In its role as Australia’s bespectacled, mousey but kinda cute little sister, New Zealand has spent the better part of its existence eschewing the spotlight. Despite having legitimate claims to fame (such as being the first nation to grant women the right to vote, fathering the first man to scale Mt. Everest, or ranking 1st out of 149 nations on the “Global Peace Index“), New Zealand has preferred to sit quietly in the corner with its copy of Pride and Prejudice while its often indecent neighbor to the West gets all the hot rugby players.
Not surprisingly, the rock music of New Zealand is similarly reserved. There are no AC/DCs or Midnight Oils here (the closest NZ ever came was Crowded House, and they rejected their homeland in favor of the Land Down Under). The best Kiwi bands are happy to sacrifice the anthemic in favor of the intimate. Simple names, simple songs, simple pleasures. Without further ado:
Honourable Mention: Flight of the Conchords (1998-present)
A.k.a. New Zealand’s 4th most popular folk-parody duo. Sadly, only three folk-parody duos made the list. At least they have each other:
5. The Verlaines (1981-present)
As would be expected from the small-scale enterprise of NZ music, most bands’ best work was released on 7″ singles (often via the great Flying Nun label) rather than full-length records. The music of the Verlaines is no exception: while several of their LPs are worth picking up, the singles collection Juvenilia is the true gem in their discography. Enjoy the collection’s first track “Death and the Maiden” below, as well as a cover version by the one-and-only Stephen Malkmus of Pavement.
The Verlaines – “Death and the Maiden”
4. Tall Dwarfs (1981-1997)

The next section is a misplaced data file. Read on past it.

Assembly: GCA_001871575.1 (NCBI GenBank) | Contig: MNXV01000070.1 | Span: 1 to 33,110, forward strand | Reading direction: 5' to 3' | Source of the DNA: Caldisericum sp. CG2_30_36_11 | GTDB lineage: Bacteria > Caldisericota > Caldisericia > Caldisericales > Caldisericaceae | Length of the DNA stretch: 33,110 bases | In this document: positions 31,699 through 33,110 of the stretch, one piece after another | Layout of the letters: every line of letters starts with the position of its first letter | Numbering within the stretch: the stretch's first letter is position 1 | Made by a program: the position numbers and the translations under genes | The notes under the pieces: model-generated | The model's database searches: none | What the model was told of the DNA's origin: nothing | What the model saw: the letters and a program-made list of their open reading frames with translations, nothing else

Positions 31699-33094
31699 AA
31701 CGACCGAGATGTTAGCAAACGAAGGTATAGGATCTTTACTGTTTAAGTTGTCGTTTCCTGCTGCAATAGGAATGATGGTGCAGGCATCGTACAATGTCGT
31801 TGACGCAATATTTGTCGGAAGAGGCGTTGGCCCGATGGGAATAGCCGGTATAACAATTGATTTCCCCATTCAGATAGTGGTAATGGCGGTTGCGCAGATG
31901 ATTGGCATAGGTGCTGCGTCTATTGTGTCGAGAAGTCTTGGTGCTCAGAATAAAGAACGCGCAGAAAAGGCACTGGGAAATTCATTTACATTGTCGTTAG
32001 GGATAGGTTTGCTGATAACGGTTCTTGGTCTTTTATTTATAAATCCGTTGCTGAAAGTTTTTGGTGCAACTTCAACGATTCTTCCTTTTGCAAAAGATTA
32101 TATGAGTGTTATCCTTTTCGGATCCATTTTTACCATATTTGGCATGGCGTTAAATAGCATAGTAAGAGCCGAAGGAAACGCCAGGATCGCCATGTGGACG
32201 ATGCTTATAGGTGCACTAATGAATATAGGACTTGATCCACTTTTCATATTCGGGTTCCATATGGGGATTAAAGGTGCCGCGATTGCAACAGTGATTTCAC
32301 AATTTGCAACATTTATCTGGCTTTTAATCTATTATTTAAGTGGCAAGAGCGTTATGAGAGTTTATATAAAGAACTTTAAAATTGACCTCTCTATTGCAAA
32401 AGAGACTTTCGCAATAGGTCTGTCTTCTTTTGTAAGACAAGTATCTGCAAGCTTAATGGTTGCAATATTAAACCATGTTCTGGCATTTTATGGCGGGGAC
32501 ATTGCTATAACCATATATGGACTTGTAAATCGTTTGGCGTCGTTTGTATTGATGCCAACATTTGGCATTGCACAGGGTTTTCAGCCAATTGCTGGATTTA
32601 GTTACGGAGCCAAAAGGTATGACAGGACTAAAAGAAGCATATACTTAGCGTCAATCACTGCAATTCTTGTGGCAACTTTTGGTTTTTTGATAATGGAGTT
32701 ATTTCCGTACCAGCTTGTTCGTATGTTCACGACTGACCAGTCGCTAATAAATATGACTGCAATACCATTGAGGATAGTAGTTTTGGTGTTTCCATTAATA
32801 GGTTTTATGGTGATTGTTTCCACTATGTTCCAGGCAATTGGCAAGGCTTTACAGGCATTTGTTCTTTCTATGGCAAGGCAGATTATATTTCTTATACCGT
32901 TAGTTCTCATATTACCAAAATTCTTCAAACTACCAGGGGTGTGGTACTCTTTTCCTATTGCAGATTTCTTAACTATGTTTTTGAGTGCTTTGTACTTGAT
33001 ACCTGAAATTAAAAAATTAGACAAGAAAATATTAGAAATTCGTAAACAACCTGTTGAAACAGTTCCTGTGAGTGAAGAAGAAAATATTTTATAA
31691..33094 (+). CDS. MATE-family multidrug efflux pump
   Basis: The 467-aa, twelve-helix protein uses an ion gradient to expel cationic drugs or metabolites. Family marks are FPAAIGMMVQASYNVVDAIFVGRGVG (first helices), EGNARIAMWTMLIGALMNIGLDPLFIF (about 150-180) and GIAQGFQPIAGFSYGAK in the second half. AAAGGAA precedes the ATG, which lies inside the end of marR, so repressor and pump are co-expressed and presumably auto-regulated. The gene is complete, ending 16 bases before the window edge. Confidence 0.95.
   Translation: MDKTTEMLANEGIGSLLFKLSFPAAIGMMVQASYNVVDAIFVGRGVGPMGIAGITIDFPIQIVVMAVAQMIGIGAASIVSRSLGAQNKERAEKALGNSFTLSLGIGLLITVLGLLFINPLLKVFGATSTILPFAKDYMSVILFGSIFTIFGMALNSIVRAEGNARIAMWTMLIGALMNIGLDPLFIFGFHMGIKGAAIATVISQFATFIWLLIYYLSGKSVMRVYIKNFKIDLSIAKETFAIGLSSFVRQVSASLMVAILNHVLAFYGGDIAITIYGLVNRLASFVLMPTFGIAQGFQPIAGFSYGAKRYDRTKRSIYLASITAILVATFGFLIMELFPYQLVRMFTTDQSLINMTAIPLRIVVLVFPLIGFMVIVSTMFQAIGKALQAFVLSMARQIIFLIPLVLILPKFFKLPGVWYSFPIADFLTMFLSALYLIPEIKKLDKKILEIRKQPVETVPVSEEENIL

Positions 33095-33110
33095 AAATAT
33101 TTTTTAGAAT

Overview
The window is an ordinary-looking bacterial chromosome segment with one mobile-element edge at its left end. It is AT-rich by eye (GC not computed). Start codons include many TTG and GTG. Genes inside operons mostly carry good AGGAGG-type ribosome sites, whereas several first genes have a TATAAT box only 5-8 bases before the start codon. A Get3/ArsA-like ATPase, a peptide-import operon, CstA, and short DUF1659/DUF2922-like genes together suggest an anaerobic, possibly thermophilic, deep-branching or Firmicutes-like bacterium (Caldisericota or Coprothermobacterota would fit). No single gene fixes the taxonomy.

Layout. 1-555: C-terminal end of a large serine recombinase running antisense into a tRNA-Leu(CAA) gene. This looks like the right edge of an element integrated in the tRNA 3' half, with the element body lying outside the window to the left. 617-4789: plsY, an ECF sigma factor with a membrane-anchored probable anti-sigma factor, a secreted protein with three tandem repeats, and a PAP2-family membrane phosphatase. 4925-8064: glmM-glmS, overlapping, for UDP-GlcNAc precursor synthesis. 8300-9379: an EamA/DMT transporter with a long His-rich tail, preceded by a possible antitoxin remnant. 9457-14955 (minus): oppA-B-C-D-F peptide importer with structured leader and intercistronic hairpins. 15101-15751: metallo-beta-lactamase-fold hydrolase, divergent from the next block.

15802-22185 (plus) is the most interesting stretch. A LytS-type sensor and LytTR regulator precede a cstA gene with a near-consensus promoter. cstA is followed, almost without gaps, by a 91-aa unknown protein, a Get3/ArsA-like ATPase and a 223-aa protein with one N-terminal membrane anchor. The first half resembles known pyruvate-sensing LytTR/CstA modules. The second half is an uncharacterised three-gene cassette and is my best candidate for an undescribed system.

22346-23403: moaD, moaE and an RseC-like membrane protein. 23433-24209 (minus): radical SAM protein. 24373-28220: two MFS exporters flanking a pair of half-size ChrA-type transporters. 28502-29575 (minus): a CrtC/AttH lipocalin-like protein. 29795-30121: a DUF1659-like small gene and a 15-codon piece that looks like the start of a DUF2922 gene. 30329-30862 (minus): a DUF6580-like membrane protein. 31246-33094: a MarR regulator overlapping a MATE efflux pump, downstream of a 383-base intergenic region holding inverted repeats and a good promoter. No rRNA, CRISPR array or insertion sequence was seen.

A bit of an oddity in this list, the Tall Dwarfs preferred the off-kilter to the immediate. Pioneers of lo-fi recording techniques, the Dwarfs inspired countless American indie bands, from Guided by Voices to Neutral Milk Hotel. In fact, Neutral Milk Hotel’s Jeff Mangum was so inspired by head Dwarf Chris Know, he came out of a 10-year hibernation to play a benefit for Knox (who sadly suffered a stroke at age 57) earlier this year in NYC. An important band indeed.
The Tall Dwarfs – “Maybe”
3. The Chills (1978-present)
Based on the name, I’m betting you can already guess what these guys sound like:
The Chills – “Pink Frost”
2. The Clean (1978-present)
More than any American band, The Clean were responsible for the development of the indie rock sound of the 1990s. Pavement, Yo La Tengo, Guided by Voices: none of their music would have sounded quite the way it did if it weren’t for this Kiwi trio. Start with the excellent and rather comprehensive collection Anthology, available in the U.S. via Merge records.
The Clean – “Secret Place”
The Clean – “Oddity”
The Clean – “Safe in the Rain”
1. The Bats (1982-present)
When asked to name my favorite band that I expect others haven’t heard, I invariably answer “The Bats.” The Bats were founded by ex-Clean bassist Robert Scott in 1982, and they built on that band’s groundbreaking work with a unique and remarkable pop sensibility. Reminiscent of The Smiths or Reckoning-era R.E.M. without the world-conquering streak, The Bats’ debut record Daddy’s Highway stands today as one of the great monuments of New Zealand rock. Here’s hoping you grab a copy.
The Bats – “Daddy’s Highway”
The Bats – “Candidate”